“They saw their injured country's woe;
The flaming town, the wasted field;
Then rushed to meet the insulting foe;
They took the spear, - but left the shield.”
This is fabulous stuff, FJ. Sure beats watching reruns of Gunsmoke and Bonanza! §;-DTell me, has anyone produced a book exploring the origins of Athenian Civilization? It couldn't have just sprung up fully developed form the ground one day the way Athena is said to have sprung, armed, clothed and fully grown from the head of Zeus, could it?Considering the pervasive darkness and savagery of the human experience the more one thinks about "The Greeks" the more miraculous their emergence seems. Too bad the brute savagery of Barbarism is always waiting in the wings to march in and tear to pieces those who try to tread a more enlightened path, isn't it? BUT we are still animals after all. I see in my three cats the selfishness, lack of charity, and incipient brutality in their exercise of the territorial imperative every day. I love them dearly, and thoroughly enjoy the sometimes-extravagant affection they show me, BUT I am always kept uncomfortably aware of their feral nature, which can' be eliminated even with the most affectionate, indulgent pampering imaginable.I guess we mammals are "hardwired" to engage in competitive conflict, even when there is obvious evidence of plenty for everyone.
This was my original source, although I much prefer primary sources, such as Plato himself and/or the Greek tragedians. Whether their origins be Cretan or Mycenaen, Doric or Ionian is difficult to determine. Aeschylus' "Suppliant women" combined with archeological evidence might even lead one to believe that it was an emulation of the "Egyptian."
But regardless, I suspect that "democracy" grew from the "piracy" and "merchant" characteristics of Greek boat crews. There were many oarsman, and each had to "pull his weight".from Hesiod's "Works and Days"....For the gods keep hidden from men the means of life. Else you would easily do work enough in a day to supply you for a full year even without working; soon would you put away your rudder over the smoke, and the fields worked by ox and sturdy mule would run to waste.... A time for planting.... and a time for putting to sea.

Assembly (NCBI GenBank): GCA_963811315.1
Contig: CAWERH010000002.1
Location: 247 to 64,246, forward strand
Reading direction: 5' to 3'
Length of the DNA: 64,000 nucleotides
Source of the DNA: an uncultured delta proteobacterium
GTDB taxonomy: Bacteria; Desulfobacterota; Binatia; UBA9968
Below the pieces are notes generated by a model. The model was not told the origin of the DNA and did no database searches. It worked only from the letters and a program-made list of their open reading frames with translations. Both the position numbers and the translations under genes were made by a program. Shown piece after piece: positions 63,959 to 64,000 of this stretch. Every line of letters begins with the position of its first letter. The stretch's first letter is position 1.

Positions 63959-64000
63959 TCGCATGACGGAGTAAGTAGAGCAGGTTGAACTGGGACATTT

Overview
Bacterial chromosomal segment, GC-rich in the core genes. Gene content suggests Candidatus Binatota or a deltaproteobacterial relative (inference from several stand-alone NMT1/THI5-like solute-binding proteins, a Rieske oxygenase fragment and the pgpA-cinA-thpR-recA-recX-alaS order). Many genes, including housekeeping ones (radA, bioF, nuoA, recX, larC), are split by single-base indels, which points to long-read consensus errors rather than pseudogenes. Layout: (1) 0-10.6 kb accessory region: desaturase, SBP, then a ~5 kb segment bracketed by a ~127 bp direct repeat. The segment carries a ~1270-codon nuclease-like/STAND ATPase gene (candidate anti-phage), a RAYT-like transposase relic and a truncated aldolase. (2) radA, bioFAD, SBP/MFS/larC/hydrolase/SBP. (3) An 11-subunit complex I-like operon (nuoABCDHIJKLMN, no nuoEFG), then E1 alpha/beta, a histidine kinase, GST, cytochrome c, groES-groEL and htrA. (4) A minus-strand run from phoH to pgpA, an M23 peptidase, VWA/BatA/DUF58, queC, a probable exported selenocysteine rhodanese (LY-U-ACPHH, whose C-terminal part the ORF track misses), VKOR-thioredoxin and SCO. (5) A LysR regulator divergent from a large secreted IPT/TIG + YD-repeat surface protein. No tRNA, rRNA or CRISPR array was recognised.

W&D (ll. 641-645) But you, Perses, remember all works in their season but sailing especially. Admire a small ship, but put your freight in a large one; for the greater the lading, the greater will be your piled gain, if only the winds will keep back their harmful gales.(ll. 646-662) If ever you turn your misguided heart to trading and with to escape from debt and joyless hunger, I will show you the measures of the loud-roaring sea, though I have no skill in sea-faring nor in ships; for never yet have I sailed by ship over the wide sea, but only to Euboea from Aulis where the Achaeans once stayed through much storm when they had gathered a great host from divine Hellas for Troy, the land of fair women. Then I crossed over to Chalcis, to the games of wise Amphidamas where the sons of the great-hearted hero proclaimed and appointed prizes. And there I boast that I gained the victory with a song and carried off an handled tripod which I dedicated to the Muses of Helicon, in the place where they first set me in the way of clear song. Such is all my experience of many-pegged ships; nevertheless I will tell you the will of Zeus who holds the aegis; for the Muses have taught me to sing in marvellous song.(ll. 663-677) Fifty days after the solstice (34), when the season of wearisome heat is come to an end, is the right time for me to go sailing. Then you will not wreck your ship, nor will the sea destroy the sailors, unless Poseidon the Earth-Shaker be set upon it, or Zeus, the king of the deathless gods, wish to slay them; for the issues of good and evil alike are with them. At that time the winds are steady, and the sea is harmless. Then trust in the winds without care, and haul your swift ship down to the sea and put all the freight no board; but make all haste you can to return home again and do not wait till the time of the new wine and autumn rain and oncoming storms with the fierce gales of Notus who accompanies the heavy autumn rain of Zeus and stirs up the sea and makes the deep dangerous.(ll. 678-694) Another time for men to go sailing is in spring when a man first sees leaves on the topmost shoot of a fig-tree as large as the foot-print that a cow makes; then the sea is passable, and this is the spring sailing time. For my part I do not praise it, for my heart does not like it. Such a sailing is snatched, and you will hardly avoid mischief. Yet in their ignorance men do even this, for wealth means life to poor mortals; but it is fearful to die among the waves. But I bid you consider all these things in your heart as I say. Do not put all your goods in hallow ships; leave the greater part behind, and put the lesser part on board; for it is a bad business to meet with disaster among the waves of the sea, as it is bad if you put too great a load on your waggon and break the axle, and your goods are spoiled. Observe due measure: and proportion is best in all things. ...When Athena won the competition for city of Athens with her olive, and Poseidon lost it.
hey FJ:) have a super Labor Day weekend my friend!!
Thank you, Angel. You, too!
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